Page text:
A snow-woman by his side, wearing tchini rekh – coal-ash as collyrium, would be our fantasy of years to come. The fantasy was happiness. And then hiding behind the wall and slurping hurriedly on the milk-snow-sugar broth buried under snow for an ice-cream would be happiness at the end of the day. The mixture would be anything but ice cream. But still happiness.
Happiness was being content with oneself and the surroundings. Happiness was in watching the lone dog venture out leaving marks on the snow, and on the way raise his leg on the snowman, fracturing its leg. Despite his criminal act, happiness was seeing a grandmother open the wo’eb da’er to throw a tomul’e tschot at him to eat.
Happiness was in the kindness, and kindness was wed to Koshur mentalscape. Koshur was kind even when unkind. It did not matter who was being kind – Makhan Lal Pandit or Mohammad Sultan Pandit. It was a Koshur who was being kind.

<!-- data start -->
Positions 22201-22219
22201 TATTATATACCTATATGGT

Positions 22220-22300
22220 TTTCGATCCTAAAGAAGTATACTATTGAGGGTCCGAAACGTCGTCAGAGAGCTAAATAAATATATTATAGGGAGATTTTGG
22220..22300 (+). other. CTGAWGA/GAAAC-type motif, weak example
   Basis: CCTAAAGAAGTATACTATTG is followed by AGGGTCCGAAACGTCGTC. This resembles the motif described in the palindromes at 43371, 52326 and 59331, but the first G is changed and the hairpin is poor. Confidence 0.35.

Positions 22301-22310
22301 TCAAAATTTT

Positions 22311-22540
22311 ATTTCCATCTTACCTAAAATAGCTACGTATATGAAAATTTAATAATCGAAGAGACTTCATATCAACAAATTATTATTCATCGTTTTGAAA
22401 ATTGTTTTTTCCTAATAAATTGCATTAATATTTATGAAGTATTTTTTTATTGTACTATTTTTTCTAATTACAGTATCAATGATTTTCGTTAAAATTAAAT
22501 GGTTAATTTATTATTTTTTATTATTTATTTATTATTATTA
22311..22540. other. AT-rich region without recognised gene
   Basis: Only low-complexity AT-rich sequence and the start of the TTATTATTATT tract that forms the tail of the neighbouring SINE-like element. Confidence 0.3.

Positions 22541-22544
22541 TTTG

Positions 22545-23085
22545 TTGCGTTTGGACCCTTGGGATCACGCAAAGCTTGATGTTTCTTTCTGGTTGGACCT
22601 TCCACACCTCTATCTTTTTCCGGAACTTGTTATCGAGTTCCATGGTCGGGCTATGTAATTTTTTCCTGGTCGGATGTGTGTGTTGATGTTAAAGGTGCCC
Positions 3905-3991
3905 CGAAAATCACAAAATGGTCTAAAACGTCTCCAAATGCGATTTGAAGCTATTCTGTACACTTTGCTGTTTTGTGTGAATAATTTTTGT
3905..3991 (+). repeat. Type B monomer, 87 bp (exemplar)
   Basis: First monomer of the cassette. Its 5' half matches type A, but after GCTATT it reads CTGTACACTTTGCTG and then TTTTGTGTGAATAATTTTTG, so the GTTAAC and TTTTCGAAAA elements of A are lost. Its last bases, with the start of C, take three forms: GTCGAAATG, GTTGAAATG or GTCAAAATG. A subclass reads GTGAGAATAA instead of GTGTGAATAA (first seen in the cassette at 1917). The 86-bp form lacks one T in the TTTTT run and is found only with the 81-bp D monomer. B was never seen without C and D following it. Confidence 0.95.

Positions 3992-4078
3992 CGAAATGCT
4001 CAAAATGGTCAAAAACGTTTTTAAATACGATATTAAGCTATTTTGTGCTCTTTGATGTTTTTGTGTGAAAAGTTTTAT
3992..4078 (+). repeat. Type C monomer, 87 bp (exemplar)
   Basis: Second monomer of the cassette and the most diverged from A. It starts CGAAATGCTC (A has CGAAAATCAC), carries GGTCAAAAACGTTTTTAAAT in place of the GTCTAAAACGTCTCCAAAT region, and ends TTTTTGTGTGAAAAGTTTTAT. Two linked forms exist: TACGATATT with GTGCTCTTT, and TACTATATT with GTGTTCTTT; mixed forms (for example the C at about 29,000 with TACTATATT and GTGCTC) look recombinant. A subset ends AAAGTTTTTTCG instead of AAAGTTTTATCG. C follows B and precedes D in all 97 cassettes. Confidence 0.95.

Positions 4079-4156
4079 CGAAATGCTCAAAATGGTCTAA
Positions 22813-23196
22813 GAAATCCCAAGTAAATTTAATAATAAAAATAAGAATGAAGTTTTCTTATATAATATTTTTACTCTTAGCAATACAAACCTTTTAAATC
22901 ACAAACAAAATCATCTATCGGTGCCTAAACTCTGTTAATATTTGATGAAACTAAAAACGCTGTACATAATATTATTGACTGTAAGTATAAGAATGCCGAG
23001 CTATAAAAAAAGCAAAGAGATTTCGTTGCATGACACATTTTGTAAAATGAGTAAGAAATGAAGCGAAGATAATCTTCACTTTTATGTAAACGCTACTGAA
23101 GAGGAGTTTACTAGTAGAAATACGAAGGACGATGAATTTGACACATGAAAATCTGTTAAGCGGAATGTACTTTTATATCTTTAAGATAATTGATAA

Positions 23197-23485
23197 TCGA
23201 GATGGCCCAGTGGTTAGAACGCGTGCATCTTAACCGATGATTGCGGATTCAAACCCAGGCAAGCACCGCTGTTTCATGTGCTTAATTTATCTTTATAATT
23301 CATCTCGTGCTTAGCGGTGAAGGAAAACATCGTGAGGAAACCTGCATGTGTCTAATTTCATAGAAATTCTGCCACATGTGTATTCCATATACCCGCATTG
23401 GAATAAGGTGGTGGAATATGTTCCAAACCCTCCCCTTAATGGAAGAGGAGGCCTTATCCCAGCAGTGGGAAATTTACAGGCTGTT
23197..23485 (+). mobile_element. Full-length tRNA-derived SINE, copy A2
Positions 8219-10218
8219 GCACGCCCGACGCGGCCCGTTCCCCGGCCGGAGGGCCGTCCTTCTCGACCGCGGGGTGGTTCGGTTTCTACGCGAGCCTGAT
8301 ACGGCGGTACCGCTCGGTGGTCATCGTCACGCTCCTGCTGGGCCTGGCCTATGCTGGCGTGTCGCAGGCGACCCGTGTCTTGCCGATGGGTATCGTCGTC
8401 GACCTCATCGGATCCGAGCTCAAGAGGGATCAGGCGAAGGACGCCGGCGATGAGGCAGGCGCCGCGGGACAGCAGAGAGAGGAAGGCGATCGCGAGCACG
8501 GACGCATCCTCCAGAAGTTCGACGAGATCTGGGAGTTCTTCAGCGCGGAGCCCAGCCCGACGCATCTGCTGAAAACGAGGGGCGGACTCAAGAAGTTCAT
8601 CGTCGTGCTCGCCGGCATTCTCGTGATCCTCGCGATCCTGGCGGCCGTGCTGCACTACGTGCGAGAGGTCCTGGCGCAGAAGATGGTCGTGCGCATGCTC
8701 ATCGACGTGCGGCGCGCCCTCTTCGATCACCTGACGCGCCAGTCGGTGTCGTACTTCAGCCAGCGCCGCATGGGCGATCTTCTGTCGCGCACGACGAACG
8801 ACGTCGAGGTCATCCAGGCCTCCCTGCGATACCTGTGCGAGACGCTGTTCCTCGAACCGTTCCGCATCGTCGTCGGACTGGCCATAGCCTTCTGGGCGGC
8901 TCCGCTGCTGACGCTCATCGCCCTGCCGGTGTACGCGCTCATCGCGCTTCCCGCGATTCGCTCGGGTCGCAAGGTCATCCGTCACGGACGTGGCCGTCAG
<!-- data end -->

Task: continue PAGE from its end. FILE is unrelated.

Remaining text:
Being Koshur was happiness, until the quest for more and more happiness turned into ugly contours of greed. The greed robbed Koshur of his sanity, of his unblemished mind, body, and soul, and of the formula that led to his happiness.
Flash forward. Today, everyone has a car, but no one is rich. Everyone is rich, but no one is happy. Happiness has become a luxury – impossible to buy with riches and difficult to stuff into the car.
Now, most of us harp on the wrong notions of happiness. Koshur has turned into a showman – andr’e dazaan paan’e, nebr’e zalaan lukhan. The bigger showmen among us sell our happiness for a great price. And we don’t even realize that we are being sold. We pay happiness for being sold. We will continue doing so until we become Koshur again.
Dr Sanjay Parva is a Kashmir-born writer and thinker and has authored four books, including first ever coffee table book on Kargil.
DISCLAIMER: The views and opinions expressed in this article are the personal opinions of the author.
The facts, analysis, assumptions and perspective appearing in the article do not reflect the views of GK.